The moral of the story: from now on, when something in my stitching is bugging me, I will correct it right away. No more pining over mistakes and building them up in my mind as insurmountable errors!

I finished the front of the needlebook in the same sitting as correcting The Mistake. So far, I’m pleased with it, and the more I work it, the more pleasure I get from it. I’m quite twitterpated with this kit!

If you’re looking for this needlebook kit, you can order it from The Mad Samplar. It’s called “Nichole,” and it’s one of a series of needlebook kits designed by Roberta Chase and distributed by Access Commodities. There will soon be a fourth one of these kits on the market – but I haven’t seen the third one yet. I’m hoping to track it down one of these days to see what it looks like! Has anyone else run across it? I’d love to see a photo.

 
 

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(10) Comments

  1. "Do you ever start a project, … run into a snag, and … lose steam"

    Do I ever. Most of my unfinished projects are ones that I was not happy with my workmanship or got so far and can't work out how to do the next bit or make it up into a finished item. It's infuriating!

    Mary, could you not have backed the linen with calico (muslin) to help with the surface embroidery?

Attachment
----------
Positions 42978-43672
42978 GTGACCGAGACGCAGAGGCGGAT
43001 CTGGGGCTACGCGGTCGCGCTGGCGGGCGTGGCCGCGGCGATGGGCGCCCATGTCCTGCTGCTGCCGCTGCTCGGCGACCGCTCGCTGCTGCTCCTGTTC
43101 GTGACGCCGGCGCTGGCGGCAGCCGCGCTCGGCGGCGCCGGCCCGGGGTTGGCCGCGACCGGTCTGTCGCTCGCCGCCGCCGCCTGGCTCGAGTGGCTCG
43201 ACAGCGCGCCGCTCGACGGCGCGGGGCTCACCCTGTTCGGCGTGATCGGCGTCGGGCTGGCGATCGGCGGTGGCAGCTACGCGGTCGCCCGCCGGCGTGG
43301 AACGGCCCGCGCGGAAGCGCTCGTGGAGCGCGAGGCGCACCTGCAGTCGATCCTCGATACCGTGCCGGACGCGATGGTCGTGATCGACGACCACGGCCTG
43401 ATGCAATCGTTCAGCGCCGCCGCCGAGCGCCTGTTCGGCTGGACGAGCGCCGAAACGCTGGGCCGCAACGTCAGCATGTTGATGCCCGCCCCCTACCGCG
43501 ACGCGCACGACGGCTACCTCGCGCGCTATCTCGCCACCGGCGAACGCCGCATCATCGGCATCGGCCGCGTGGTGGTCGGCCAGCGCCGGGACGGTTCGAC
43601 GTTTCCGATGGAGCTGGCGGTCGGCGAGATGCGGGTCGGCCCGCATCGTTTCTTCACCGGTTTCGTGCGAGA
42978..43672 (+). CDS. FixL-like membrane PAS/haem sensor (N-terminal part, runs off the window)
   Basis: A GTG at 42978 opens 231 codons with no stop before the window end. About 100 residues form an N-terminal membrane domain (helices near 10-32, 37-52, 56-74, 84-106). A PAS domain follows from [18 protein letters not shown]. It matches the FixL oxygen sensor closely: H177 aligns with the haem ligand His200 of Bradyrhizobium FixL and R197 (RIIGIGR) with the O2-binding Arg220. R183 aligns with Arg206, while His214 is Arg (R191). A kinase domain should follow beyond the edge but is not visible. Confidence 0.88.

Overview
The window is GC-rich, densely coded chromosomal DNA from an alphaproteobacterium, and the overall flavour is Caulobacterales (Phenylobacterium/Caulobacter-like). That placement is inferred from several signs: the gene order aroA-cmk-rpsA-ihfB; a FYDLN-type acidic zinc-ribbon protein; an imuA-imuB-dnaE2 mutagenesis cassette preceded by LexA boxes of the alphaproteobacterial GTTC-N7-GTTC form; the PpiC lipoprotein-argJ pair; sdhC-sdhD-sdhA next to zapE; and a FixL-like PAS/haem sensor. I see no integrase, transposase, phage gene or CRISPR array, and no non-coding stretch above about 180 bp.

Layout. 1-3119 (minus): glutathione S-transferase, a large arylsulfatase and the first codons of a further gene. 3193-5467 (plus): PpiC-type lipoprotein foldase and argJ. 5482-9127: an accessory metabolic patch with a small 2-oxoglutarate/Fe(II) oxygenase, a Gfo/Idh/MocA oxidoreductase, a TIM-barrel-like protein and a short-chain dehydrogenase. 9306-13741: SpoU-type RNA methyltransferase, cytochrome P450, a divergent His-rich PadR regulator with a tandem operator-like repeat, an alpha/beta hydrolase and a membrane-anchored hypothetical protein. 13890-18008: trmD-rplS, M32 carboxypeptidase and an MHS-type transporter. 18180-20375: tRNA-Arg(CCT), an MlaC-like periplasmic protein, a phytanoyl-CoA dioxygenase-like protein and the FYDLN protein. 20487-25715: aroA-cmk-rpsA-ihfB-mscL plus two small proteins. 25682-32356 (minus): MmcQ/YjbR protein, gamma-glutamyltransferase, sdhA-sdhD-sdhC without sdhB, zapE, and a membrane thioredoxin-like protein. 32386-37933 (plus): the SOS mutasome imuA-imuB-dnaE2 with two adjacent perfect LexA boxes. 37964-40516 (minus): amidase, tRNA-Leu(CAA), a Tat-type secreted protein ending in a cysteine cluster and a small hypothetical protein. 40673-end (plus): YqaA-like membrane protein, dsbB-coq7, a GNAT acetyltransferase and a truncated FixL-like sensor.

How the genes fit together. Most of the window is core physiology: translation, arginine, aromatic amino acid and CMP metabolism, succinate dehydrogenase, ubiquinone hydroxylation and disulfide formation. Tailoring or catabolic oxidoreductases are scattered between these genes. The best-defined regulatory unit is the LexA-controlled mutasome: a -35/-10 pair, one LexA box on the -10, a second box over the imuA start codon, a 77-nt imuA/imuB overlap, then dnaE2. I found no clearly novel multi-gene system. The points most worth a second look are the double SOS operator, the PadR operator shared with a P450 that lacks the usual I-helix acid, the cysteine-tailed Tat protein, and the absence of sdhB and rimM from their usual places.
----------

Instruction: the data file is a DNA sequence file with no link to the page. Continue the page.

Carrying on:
I think that it looks beautiful. I hope that 'T' enjoys her new needle book and realises that it has been made for someone very special ๐Ÿ™‚

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  2. Hurray! Nice to hear that you tackled this fix, with such great results, and it is, indeed, a good lesson. I have had similar experience, and it is always fun to check the time involved, and see that this did not suck down too much of your life after all- ๐Ÿ™‚

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  3. Hi Mary, I love the way you have redone the stitching and yes if it was bothering you so much, it was worth redoing the portion.

    This moral holds good for all of us since these snags often take on gigantic proportions. I hate it when I make mistakes in my embroidery and though it may be hardly visible , I eventually go back and redo that irritating portion!